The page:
By: Sam Montgomery
Legalization of Marijuana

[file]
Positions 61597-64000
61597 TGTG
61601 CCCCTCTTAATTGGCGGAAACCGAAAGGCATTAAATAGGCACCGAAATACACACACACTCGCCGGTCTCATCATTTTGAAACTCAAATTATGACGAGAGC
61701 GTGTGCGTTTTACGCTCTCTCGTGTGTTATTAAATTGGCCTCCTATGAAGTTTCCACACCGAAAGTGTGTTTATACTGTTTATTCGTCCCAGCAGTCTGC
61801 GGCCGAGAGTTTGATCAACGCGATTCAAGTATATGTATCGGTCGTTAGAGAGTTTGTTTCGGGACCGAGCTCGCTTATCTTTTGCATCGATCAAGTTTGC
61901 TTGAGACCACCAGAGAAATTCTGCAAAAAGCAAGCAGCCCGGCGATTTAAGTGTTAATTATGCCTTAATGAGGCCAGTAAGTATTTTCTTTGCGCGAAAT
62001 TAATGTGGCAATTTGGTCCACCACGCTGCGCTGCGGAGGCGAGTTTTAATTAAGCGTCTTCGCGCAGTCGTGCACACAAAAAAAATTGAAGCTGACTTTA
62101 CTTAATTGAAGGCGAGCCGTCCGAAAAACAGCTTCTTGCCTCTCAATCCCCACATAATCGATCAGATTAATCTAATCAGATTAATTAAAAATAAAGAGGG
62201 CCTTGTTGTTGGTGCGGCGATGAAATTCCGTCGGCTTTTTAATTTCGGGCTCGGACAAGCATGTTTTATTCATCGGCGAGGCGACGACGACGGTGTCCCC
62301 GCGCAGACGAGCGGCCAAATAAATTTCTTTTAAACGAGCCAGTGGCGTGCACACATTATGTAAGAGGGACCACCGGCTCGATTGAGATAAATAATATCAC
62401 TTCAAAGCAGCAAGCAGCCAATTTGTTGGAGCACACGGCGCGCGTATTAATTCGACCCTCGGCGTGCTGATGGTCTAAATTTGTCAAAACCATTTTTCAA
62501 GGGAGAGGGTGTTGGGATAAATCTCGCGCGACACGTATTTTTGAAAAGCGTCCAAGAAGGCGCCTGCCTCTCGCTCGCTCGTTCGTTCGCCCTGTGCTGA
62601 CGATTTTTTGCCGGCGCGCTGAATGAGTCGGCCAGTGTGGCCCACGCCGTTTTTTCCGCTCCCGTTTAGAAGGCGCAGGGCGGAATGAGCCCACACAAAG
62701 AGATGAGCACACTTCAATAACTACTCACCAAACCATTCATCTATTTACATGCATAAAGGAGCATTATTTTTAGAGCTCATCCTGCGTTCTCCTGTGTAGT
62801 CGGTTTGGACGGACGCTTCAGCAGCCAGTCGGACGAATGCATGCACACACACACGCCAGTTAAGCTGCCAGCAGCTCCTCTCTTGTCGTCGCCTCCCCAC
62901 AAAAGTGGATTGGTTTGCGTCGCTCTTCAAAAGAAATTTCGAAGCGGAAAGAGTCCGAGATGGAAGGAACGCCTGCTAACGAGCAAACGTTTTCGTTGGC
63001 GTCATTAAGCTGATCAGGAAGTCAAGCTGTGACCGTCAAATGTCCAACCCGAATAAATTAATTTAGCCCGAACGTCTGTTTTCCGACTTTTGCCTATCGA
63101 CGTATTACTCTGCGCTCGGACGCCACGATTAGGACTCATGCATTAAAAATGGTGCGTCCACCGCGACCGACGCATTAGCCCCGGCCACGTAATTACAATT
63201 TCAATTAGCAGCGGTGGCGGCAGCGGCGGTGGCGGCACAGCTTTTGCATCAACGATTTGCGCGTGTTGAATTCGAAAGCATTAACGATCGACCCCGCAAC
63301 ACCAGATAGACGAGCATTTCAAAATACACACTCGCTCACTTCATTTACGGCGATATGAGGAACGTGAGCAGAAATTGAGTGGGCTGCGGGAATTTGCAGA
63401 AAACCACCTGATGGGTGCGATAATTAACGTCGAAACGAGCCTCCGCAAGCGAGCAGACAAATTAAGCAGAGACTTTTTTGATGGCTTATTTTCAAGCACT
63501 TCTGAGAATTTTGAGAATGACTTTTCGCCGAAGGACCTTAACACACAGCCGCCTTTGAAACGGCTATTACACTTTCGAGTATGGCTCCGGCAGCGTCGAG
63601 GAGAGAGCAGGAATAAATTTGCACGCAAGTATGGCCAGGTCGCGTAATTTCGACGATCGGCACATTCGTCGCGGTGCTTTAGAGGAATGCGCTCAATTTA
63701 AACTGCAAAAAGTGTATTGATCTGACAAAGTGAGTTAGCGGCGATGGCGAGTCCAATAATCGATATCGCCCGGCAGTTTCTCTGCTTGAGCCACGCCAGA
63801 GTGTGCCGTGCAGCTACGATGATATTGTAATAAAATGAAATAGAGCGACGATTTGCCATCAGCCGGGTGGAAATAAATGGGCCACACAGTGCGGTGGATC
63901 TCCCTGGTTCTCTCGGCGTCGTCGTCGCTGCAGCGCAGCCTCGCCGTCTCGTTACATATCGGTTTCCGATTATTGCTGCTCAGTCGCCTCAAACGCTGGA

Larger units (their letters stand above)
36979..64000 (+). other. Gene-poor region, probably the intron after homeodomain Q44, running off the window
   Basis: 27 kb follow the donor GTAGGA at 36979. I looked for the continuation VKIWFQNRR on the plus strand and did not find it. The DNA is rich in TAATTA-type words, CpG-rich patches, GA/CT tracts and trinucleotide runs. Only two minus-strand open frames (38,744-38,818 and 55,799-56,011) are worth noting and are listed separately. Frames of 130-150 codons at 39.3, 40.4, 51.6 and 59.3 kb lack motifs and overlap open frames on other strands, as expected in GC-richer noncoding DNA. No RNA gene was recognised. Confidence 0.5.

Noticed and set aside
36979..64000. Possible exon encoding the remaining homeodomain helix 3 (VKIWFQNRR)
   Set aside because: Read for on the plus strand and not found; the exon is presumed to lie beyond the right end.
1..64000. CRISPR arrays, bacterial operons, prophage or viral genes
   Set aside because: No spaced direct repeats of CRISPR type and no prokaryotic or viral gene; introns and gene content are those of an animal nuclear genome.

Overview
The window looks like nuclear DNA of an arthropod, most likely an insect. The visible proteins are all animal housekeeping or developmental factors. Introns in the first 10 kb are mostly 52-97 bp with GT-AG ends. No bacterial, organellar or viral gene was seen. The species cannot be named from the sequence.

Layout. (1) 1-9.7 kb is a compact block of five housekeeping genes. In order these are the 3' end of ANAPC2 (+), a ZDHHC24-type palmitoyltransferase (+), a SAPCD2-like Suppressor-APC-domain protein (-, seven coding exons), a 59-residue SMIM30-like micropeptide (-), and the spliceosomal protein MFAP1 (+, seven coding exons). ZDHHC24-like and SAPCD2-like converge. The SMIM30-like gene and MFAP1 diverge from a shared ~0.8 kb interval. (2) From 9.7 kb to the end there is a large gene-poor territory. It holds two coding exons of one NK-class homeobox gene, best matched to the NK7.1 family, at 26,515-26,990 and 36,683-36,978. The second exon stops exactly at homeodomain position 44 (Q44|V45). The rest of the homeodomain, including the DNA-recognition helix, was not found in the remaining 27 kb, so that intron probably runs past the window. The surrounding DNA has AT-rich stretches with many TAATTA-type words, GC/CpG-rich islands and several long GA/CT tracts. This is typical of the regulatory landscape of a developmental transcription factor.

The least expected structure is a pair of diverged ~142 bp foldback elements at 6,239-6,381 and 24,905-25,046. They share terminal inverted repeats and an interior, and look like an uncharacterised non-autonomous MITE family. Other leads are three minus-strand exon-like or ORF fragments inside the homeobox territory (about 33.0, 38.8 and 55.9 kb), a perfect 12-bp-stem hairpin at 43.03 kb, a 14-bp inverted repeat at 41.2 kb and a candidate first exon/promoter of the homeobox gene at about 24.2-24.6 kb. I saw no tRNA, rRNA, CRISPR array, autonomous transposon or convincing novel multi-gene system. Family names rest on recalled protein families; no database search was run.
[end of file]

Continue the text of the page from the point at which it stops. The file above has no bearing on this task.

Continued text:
Why shouldn’t marijuana legalized? Are there actually good reasons for making it legal? Critics say marijuana is a gateway drug, but honestly, everything could be considered a gateway drug. People get high off of all kinds of things, and as soon as the high is over, they look for additional things that might give them the same effect. This includes common household products such as cough medicine, bleach, air dusters, and even permanent markers (Borba, 2012). Alcohol is legal and caused 24,518 deaths as recent as 2009; while in comparison marijuana is illegal and no one has died from overdosing on marijuana. A lot of people drink alcohol to get that “buzz” or good feeling alcohol gives in drinking large amounts, especially when one’s life might be full of problems. They think it will help them feel better, but this is only a temporary solution to their problems. There is really nothing good about drinking alcohol and it is legal, but then on the other hand, marijuana does have some good aspects and is illegal! This really doesn’t make much sense at all. Drinking alcohol is a choice made by us, and that is what marijuana should be. Similar to alcohol, the government needs to leave the responsibility for using marijuana to us. In this essay one will see that legalizing marijuana will optimize our liberty by limiting corruption, eliminate the cost to keep it illegal with the added bonus of monetary gains of making it legal, and will take out the failure to keep it illegal along with helping our country and government out for the better. The first and most basic reason that marijuana should be legal is that there is no good reason for it not to be legal. Some people ask “Why should marijuana be legalized?" when the question should be "Why should marijuana be illegal?" From a philosophical point of view, individuals deserve the right to make choices for themselves. The government only has a right to limit those choices if the individual's actions endanger someone else. This does not apply to marijuana, since the individual who chooses to use marijuana does so according to his or her own free will. The government also may have a right to limit individual actions if the actions pose a significant threat to the individual, but this argument does not logically apply to marijuana because marijuana is far less dangerous than some drugs which are legal, such as alcohol and tobacco (Keeler, 2009). Legalizing marijuana would make free all those people in jail for possessing or smoking marijuana. Prison overcrowding is a serious, expensive, and persistent problem in our country. It makes the prison environment, violent and faceless to begin with, even more dangerous and dehumanizing. Governments at all levels keep building more prisons, but the number of prisoners keeps outpacing the capacity to hold them. Those in prison for marijuana law violations are the largest single category ("Earth protector,”). Marijuana-related police corruption takes one of two major forms. Police officers either offer marijuana dealers protection in their districts for a share of the profits (or demand a share under threat of exposure) or they seize the dealer's merchandise for sell for themselves. There are known cases where police officers were indicted on charges of falsifying records of money and marijuana confiscated from dealers. Legalizing marijuana would eliminate this inducement to corruption, and help to clean up the police's image. Eliminating marijuana law violation and corruption cases would further reduce the strain on the courts, freeing judges, and investigators to handle other cases more thoroughly and expeditiously (“Earth protector,”). Legalizing marijuana would immediately relieve the pressure on the prison system, and optimize the people’s liberty by cutting out the corruption. Now, if you are diagnosed...